Due to Covid-19 please allow at least 15 working days for your order to arrive.

Please note our warehouse and customer service department will be closed from Monday 29th June until Monday 6th July 2020.

During this time we will not be able to process any orders. To ensure you receive your books before we close please send in your order no later than Thursday 25th June.

Adding item to the basket

× Item added

This item has been added to your basket.

Proceed to checkout
US Flag Australian Flag
Search the site...

Look inside
  • Publisher: Search Press
  • Edition: BC Paperback
  • Publication: 20 January 2020
  • ISBN 13/EAN: 9781782218050
  • Stock: 50+
  • Size: 204x260 mm
  • Illustrations: 150
  • Pages: 64
  • RRP: £8.99
Download jacket image

Beginner’s Guide to Japanese Braiding


The art of kumihimo by Jacqui Carey

Add to Basket
Add to Basket
Book Description

Learn the calming, traditional craft of kumihimo Japanese braiding through step-by-step projects.

Kumihimo is the ancient art of Japanese braidmaking; admired for its dual qualities of usefulness and beauty, and associated with both fashion and the samurai.

In this revised and updated edition of her classic instructional book, Jacqui Carey teaches the use of a marudai (round stand) to produce a variety of different types of braids, which can then be used to create countless combinations of colour, texture and material. Clear step-by-step photographs guide the beginner through each of the projects, and many inspirational examples of the variety you can create are shown.

The rhythmic movements, feel and sound of the marudai in use make this traditional craft a soothing, absorbing and aesthetically pleasing experience; perfect for weaving a calm area in your day.

Table of Contents

Introduction 6
Materials & equipment 8
Square braid 14
Round braid 26
Flat braid 34
Honeycomb braid 40
Hollow braid 46
Rounded flat braid 54
Using your braids 62
Index 64

About the Author

About Jacqui Carey

Jacqui Carey has specialised in Kumihimo since completing her B.A. Honours Degree at the West Surrey College of Art and Design. She was drawn to the subject through her love of Art and Maths. Based in Devon with her family, Jacqui divides her work time between making, teaching, writing, researching and demonstrating.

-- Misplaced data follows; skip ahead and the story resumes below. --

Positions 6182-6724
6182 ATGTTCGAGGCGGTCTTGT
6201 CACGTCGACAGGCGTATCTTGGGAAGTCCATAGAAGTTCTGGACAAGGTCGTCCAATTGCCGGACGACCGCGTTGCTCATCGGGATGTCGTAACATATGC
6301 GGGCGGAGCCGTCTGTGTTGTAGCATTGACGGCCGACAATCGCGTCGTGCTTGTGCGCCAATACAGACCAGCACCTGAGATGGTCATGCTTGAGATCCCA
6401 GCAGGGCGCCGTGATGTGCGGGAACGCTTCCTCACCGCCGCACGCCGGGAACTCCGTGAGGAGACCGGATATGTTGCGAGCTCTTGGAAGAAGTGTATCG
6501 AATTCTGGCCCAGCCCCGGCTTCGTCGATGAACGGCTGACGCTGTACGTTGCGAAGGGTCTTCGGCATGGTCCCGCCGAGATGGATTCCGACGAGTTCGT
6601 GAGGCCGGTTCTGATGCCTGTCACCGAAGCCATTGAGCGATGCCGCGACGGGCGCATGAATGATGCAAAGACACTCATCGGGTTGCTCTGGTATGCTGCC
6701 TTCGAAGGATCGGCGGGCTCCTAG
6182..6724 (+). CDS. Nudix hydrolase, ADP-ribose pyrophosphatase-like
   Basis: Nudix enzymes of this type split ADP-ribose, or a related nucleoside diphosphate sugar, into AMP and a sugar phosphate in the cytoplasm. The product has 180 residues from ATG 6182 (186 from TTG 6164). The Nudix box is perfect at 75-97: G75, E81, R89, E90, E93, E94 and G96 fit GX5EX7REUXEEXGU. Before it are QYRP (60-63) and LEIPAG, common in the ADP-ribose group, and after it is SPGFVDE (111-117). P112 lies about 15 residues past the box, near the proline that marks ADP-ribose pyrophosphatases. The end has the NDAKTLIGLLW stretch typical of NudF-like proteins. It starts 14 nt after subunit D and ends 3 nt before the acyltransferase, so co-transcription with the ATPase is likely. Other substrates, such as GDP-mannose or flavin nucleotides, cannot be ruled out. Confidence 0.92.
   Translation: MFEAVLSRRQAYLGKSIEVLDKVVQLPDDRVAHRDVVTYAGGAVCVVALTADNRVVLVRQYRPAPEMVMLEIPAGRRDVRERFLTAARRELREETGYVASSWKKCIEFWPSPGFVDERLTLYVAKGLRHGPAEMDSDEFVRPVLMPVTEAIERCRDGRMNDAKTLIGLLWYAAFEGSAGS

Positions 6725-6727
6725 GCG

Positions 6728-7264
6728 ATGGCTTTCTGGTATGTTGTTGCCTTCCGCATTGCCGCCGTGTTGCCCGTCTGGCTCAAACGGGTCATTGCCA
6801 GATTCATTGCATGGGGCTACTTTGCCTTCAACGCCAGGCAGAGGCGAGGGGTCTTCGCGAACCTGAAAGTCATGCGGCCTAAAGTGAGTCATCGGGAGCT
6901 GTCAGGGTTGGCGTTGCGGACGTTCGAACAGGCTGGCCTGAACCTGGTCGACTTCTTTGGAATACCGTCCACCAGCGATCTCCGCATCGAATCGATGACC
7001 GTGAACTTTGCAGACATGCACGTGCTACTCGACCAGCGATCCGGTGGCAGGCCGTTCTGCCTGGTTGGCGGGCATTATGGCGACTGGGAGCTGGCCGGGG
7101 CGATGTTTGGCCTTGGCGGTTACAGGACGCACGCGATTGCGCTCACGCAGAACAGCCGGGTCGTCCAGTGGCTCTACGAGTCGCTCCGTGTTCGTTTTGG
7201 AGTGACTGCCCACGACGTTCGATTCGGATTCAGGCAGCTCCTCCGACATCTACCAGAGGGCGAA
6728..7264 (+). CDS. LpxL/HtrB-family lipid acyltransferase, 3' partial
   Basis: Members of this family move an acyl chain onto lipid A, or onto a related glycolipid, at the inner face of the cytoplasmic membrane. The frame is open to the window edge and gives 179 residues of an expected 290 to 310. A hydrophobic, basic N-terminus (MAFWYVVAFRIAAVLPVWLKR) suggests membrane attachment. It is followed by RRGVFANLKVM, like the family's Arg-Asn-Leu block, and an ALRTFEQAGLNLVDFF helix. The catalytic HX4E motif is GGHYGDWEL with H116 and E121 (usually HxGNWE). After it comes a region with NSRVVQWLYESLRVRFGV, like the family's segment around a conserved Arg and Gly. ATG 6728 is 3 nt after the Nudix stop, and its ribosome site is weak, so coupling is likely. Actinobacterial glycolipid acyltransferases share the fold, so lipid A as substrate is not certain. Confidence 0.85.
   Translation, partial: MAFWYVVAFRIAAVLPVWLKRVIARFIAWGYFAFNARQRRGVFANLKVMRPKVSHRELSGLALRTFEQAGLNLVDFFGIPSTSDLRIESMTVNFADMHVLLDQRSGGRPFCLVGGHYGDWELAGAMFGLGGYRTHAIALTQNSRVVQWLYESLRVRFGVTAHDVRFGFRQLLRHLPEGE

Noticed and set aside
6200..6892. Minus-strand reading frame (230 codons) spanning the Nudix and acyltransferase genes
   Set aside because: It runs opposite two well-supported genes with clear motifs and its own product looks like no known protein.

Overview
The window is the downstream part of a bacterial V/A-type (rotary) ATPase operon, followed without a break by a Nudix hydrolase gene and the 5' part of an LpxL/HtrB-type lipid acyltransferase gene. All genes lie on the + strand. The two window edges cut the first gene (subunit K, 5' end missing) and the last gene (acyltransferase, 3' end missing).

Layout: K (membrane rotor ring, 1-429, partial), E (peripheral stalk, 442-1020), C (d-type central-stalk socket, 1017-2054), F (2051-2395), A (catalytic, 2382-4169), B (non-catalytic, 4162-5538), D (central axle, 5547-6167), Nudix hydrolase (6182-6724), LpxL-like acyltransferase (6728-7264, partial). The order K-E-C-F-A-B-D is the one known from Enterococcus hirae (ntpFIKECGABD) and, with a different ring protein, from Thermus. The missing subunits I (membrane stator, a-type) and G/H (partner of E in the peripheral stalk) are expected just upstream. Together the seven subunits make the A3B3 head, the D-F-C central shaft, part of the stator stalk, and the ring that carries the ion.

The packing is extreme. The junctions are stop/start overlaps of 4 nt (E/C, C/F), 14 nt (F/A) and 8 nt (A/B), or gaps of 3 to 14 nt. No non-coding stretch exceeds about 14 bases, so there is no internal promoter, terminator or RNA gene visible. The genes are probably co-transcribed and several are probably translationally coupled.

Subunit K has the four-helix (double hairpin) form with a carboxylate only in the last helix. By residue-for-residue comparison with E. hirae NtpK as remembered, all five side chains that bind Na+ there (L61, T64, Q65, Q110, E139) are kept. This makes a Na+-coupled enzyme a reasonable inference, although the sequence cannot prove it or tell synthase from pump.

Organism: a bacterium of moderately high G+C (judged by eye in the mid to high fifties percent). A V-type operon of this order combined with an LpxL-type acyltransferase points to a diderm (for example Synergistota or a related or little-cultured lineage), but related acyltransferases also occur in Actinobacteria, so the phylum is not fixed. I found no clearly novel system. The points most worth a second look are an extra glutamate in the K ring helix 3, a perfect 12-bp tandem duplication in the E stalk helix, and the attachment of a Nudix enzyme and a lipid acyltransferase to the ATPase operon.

Not having come across this art myself, I asked a local craft group to review this book.

The group found the to Japanese braiding provided a clear, easily understood guide to all aspects of equipment, threads, and techniques used to produce a range of both round and flat braids. The illustrations, diagrams and photography were clean, clear and easily followed, as were the written explanations. The book also provided step-by-step instructions that allow users to produce a variety of uses: it brings the ancient craft of Kumihimo within the reach of all those with an interest in learning and developing the techniques in a simple way.

Members of the group particularly liked that each type of braid had a different page background colour and found that the warp circle diagrams were slearer set against a coloured background. Close-up photographs of working the braids were good and you could clearly see where the threads were placed.

Overall the book looked inviting and the layout was streamlined and modern.

Having borrowed some equipment I tried making a braid myself and found it very satisfying to see the work growing under the circle and the beautiful braid it produced.